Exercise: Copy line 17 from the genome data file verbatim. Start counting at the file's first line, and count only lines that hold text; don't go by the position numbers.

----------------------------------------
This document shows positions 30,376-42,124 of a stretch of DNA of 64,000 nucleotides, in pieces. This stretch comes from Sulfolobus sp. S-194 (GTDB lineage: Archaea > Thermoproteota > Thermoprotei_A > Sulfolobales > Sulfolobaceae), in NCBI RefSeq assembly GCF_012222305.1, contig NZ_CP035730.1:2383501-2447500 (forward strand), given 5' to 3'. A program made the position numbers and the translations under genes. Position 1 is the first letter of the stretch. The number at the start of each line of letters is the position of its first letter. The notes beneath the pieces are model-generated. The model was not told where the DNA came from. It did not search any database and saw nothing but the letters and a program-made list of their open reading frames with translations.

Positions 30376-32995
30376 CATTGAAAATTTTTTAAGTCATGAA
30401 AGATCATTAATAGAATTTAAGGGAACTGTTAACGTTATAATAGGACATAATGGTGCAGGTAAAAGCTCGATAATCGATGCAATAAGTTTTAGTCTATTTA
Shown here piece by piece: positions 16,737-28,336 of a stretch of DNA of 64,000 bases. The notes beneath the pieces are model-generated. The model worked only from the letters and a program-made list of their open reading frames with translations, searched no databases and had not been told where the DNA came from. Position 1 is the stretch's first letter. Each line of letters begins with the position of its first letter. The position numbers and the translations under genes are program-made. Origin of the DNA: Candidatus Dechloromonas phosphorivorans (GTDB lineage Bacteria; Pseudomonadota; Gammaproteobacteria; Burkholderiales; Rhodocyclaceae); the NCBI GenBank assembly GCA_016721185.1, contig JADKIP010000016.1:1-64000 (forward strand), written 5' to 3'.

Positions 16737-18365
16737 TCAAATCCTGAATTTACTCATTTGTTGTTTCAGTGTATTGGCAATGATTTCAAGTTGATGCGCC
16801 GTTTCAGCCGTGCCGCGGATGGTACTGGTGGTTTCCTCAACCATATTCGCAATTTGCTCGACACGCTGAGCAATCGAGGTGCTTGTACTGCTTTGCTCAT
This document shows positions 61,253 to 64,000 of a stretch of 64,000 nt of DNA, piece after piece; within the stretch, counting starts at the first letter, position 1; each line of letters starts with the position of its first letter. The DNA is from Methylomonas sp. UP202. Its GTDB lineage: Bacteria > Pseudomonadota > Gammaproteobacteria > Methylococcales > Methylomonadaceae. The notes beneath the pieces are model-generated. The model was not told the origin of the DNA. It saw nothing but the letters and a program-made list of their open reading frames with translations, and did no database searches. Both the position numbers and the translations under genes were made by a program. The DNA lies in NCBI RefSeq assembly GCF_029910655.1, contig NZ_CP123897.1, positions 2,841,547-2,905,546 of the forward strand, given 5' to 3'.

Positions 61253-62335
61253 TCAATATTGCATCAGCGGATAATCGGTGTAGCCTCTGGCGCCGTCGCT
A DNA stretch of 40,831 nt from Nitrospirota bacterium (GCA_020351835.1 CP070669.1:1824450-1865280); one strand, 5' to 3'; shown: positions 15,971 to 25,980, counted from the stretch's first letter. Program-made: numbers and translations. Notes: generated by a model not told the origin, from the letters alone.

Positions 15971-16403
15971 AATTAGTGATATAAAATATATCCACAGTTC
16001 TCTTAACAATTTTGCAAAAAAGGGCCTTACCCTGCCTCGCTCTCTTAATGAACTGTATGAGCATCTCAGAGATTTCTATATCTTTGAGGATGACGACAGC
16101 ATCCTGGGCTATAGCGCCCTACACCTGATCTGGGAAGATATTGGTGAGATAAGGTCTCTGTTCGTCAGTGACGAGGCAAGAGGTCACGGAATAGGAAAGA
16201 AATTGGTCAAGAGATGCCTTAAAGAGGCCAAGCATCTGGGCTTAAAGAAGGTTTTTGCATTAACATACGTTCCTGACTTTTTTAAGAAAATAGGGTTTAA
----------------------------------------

16201 AATTGGTCAAGAGATGCCTTAAAGAGGCCAAGCATCTGGGCTTAAAGAAGGTTTTTGCATTAACATACGTTCCTGACTTTTTTAAGAAAATAGGGTTTAA